Once you start looking, you’ll start seeing pleats everywhere in the city. In the plastic awnings on Queens rowhouses. In the air filters stacked at a Brooklyn auto-repair shop. In the curtains at the Metropolitan Opera. In the folds of a bulldog’s nose, and in the metal wall at Erie Basin Park in Red Hook (below).
But on the fourth floor of a building in the West Thirties, above a garage for hot dog carts, you’ll find International Pleating, the last remaining pleating factory in the Garment District. You’ll also get to shake the deft hands of Leon and George Kalajian, its father-and-son owners, who are carrying on their family’s 150-year tradition of textile manufacture and manipulation.
George, who recently released the only extant textbook on pleating, is gradually taking over the business from his father. Leon is officially retired, but “you can’t stop him,” say George. Leon declares that no one knows anything about pleating anymore except the Kalajian family. At one point there were almost forty pleating factories in the Garment District; since then, most of the work has moved to China.
The factory’s single room, with large windows framed by pleated curtains, is a clutter of machinery and paper. There’s not as much fabric as you’d expect. Most of it is sealed away in molds—tubes, cones, or flat stacks—being pressed into its final pleated form.
Pleats are a symphony for the senses. Running one’s fingers over the springy crenellations, the heights and shadows, creates a satisfying tactile rhythm. Pleats are precision, edge, and depth.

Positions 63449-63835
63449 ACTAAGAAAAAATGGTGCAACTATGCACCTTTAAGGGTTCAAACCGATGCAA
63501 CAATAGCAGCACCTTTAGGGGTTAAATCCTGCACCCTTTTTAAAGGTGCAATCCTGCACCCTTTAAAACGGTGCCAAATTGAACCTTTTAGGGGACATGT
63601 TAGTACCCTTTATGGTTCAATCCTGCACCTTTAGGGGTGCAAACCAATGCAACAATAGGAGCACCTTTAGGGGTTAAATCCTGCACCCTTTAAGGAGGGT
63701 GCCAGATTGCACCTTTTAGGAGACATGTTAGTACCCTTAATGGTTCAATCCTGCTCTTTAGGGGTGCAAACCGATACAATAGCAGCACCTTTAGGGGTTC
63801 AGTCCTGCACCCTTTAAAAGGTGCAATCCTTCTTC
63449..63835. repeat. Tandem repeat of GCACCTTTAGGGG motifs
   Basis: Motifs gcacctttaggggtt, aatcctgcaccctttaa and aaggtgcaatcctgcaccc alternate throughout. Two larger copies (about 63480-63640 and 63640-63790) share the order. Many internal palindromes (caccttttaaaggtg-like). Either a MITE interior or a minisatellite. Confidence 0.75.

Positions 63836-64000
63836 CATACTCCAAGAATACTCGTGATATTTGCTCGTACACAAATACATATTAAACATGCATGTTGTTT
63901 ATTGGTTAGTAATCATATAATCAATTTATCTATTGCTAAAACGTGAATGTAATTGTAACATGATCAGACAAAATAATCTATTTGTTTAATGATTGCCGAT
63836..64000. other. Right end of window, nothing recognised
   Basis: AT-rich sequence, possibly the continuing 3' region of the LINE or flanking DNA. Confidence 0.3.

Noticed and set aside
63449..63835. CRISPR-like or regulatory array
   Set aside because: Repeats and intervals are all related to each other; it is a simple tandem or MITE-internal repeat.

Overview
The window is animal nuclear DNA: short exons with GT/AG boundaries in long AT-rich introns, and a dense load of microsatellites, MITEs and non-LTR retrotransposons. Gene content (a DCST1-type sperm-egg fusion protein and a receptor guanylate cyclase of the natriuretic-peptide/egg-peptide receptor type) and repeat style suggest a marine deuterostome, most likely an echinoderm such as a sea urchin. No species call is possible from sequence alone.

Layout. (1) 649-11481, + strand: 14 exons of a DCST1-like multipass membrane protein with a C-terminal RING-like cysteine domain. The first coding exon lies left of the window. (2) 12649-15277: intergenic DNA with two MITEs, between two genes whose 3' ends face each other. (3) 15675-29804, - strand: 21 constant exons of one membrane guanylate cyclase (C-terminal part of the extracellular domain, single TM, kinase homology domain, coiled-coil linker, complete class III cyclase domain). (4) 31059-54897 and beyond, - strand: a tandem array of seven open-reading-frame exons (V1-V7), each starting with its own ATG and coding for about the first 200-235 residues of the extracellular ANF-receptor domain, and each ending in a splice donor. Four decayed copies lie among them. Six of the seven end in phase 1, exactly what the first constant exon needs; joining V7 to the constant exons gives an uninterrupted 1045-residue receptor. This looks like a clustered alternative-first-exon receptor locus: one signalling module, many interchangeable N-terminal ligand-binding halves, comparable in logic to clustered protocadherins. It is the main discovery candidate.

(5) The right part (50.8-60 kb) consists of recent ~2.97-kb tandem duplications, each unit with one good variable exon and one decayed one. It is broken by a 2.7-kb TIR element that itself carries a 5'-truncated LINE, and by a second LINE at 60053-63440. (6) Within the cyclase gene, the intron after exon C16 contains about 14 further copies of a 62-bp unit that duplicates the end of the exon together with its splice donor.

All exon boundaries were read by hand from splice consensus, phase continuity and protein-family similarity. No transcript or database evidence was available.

As I tour the factory, fingering silks and cottons and synthetics, I learn that there are only four types of pleats—accordion, box, sunburst, and side—and also that the world’s oldest woven garment is pleated, dating back five thousand years to ancient Egypt.
|Photo from https://www.nationalgeographic.co.uk/history-and-civilisation/2017/11/worlds-oldest-dress.|
How do you pleat fabric? For straight pleats, you use a machine: International Pleating’s green behemoth is a German model so old that one one except the Kalajians knows how to repair it anymore.
Other types of pleats require a mold. You spread the fabric over stiff cardboard, which is shaped into the pleating pattern, place the mold in a rack, and place the rack in an industrial oven, which effectively irons the pleats into the fabric with heat, pressure, and steam, then let the fabric dry on racks. George has developed a code for each form. There are many things to consider before pleating: the direction of the fabric grain, the fabric weight, whether a pattern is preprinted or will be printed after pleating, the direction of the pleats.
“Even today I always say to George, ‘We are not working for money; we are working for quality,’” Leon tells me. Passing on their family’s knowledge of pleating is the Kalajians’ contribution not only to the fashion world but also to their adopted city. “I want to do something to save the city,” Leon says. “Not the world—the city.”